VMware Fusion for Mac Beta 2 released

VMware has released Fusion for Mac Beta 2.

VMware Fusion for Mac is a desktop application that lets you create and run virtual machines on your Intel-based Mac. With Fusion, you can run Windows applications on your Intel-based Mac. You can also download virtual machines from the VMware Technology Network (VMTN) Website, which has a growing library of virtual appliances with a wide range of pre-installed and preconfigured applications and operating systems.

Features of VMware Fusion:
• You can use 32-bit and 64-bit guest operating systems in Fusion virtual machines. Fusion supports Windows, Linux, and Solaris operating systems in virtual machines.
• Fusion supports all Intel Mac hardware, including the new 64-bit Mac Pro and iMac.
• Your virtual machines can have multiple virtual processors, taking advantage of the Intel Core Duo chips in today’s newest Intel Macs.
• Fusion supports high-speed USB 2.0 for a huge range of devices. Even devices that do not have drivers for Mac OS X will work in a virtual machine.
• Virtual machines seamlessly integrate with your Mac: you can cut and paste text between your Mac and your virtual machines, drag and drop of files between your Mac and your • virtual machines, and create shared folders on your computer so you can easily share files and folders between your Mac and your virtual machines.
• You can burn CDs or DVDs to your Mac’s rewritable optical drive from within your virtual machine.
• You can resize your virtual machine’s display dynamically.

The Beta 2 release of VMware Fusion for Mac includes the following new features and feature improvements:
• Experimental 3-D graphics support — Play a selection of DirectX 8.1 games in Windows XP Service Pack 2 virtual machines.
• Snapshot feature — Roll back your virtual machine to a known good state when something goes wrong in your virtual machine—for example, when your virtual machine picks up a virus, or when a software upgrade causes problems.
• Improved networking — Automatically bridge to the computer’s primary network interface.
• Full support for Airport wireless networking, including virtual machines behind a NAT firewall and bridged to the local Airport network.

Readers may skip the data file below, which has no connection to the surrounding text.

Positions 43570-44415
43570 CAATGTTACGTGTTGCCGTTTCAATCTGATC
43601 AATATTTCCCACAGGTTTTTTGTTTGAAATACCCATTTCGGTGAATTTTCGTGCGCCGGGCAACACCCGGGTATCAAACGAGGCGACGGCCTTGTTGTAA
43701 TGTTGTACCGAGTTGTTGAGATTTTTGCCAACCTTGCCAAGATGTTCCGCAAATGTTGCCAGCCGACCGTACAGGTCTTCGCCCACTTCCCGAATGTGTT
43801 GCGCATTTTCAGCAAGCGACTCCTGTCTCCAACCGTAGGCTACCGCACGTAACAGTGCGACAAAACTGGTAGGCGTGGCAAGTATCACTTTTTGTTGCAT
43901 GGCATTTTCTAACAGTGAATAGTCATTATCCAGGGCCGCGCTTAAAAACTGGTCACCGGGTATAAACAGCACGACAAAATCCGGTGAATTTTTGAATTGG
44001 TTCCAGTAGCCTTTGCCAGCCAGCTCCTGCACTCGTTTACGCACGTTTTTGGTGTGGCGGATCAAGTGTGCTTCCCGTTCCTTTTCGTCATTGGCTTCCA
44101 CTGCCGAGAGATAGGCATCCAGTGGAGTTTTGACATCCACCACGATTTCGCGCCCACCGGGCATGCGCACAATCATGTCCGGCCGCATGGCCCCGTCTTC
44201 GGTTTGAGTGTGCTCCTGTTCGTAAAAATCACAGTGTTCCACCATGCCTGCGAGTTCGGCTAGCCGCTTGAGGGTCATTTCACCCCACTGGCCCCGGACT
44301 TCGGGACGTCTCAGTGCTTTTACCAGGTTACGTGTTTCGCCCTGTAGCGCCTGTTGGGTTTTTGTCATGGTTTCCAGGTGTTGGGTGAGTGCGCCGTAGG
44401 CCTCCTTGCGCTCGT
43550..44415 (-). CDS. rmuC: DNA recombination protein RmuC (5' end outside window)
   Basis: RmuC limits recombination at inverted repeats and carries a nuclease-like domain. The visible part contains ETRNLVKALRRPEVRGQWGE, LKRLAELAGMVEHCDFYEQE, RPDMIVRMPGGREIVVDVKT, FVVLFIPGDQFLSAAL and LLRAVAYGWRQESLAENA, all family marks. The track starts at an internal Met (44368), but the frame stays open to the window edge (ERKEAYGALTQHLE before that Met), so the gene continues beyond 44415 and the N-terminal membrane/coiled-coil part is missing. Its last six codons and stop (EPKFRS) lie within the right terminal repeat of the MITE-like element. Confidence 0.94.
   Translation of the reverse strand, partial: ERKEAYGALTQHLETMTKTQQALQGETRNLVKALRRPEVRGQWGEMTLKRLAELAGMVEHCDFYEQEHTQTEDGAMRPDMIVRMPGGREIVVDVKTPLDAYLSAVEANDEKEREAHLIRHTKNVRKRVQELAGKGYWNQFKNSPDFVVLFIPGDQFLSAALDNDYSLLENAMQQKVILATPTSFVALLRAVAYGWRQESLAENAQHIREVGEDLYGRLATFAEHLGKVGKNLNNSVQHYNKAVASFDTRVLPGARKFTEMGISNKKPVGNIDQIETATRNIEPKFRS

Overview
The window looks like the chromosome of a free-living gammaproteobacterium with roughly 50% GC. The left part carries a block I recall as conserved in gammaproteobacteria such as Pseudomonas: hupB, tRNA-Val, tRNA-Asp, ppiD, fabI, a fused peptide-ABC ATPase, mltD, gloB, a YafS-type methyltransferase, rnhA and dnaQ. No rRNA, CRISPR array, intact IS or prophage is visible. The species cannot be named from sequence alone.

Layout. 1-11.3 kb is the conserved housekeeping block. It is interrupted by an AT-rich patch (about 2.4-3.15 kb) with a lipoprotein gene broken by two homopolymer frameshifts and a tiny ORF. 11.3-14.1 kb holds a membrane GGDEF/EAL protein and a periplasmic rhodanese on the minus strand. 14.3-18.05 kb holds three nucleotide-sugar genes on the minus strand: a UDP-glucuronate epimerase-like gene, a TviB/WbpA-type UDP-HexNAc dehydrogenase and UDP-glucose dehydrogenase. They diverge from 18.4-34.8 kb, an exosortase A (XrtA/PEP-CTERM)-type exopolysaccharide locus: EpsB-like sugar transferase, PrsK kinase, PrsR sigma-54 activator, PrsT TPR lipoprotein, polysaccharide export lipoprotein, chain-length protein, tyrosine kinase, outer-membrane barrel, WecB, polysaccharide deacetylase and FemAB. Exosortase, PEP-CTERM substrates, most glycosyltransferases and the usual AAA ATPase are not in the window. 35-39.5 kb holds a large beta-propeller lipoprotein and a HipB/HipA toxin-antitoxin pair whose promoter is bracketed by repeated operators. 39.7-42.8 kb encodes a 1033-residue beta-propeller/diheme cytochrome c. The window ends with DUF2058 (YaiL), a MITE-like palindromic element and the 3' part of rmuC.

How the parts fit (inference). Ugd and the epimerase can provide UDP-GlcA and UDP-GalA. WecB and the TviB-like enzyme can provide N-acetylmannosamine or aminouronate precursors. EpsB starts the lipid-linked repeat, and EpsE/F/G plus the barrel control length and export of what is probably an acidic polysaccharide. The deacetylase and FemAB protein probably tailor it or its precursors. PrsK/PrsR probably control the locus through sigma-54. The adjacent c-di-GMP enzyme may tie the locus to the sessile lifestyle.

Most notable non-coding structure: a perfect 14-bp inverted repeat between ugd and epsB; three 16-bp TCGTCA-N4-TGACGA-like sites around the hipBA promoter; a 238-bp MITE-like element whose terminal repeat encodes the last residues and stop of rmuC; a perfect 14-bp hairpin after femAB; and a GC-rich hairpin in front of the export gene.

• Support for up to ten virtual network interfaces
• Improved Microsoft Vista support — Support for Microsoft Vista Business, Enterprise, and Ultimate editions.
• Complete VMware Tools support for Microsoft Vista including copy/paste, dragging and dropping files, shared folders, and screen resizing.
• Improved hardware editor — Add additional virtual hard drives to a virtual machine for needed capacity.
• View the physical computer’s battery status in the virtual machine.
• Improved full screen mode — Support for plugging and unplugging displays while virtual machines are in full screen mode.
• Improved usability: an on-screen tip shows how to enter and exit full screen mode easily.
• Experimental support for Mac OS X Leopard — You can now install and run VMware Fusion on Mac OS X 10.5 (Leopard). Support is experimental because Mac OS X 10.5 is not yet released. Fusion will support the release version of OS X 10.5 in the final VMware Fusion release.

VMware testing has determined that the following games, running in Windows XP Service Pack 2 virtual machines, are playable with Fusion experimental 3-D acceleration:
• Aliens vs. Predator Demo
• Breath of Fire IV
• Grand Theft Auto III (Tip: Set the Display Setup option Trails to OFF.)
• Hitman 2
• Lord of the Realms III
• Max Payne 1
• Max Payne 2
• Need for Speed Porsche Demo
• RalliSport Challenge
• Tony Hawk 3
• X-2 Rolling Demo

More info and download link here.

[Thanks to MacDailyNews Reader “Richard” for the heads up.]


  1. Think I might be moving to VMWare Fusion now ” width=”19″ height=”19″ alt=”smile” style=”border:0;” /> bye bye parallels
    MDN word direct, as in direct competition.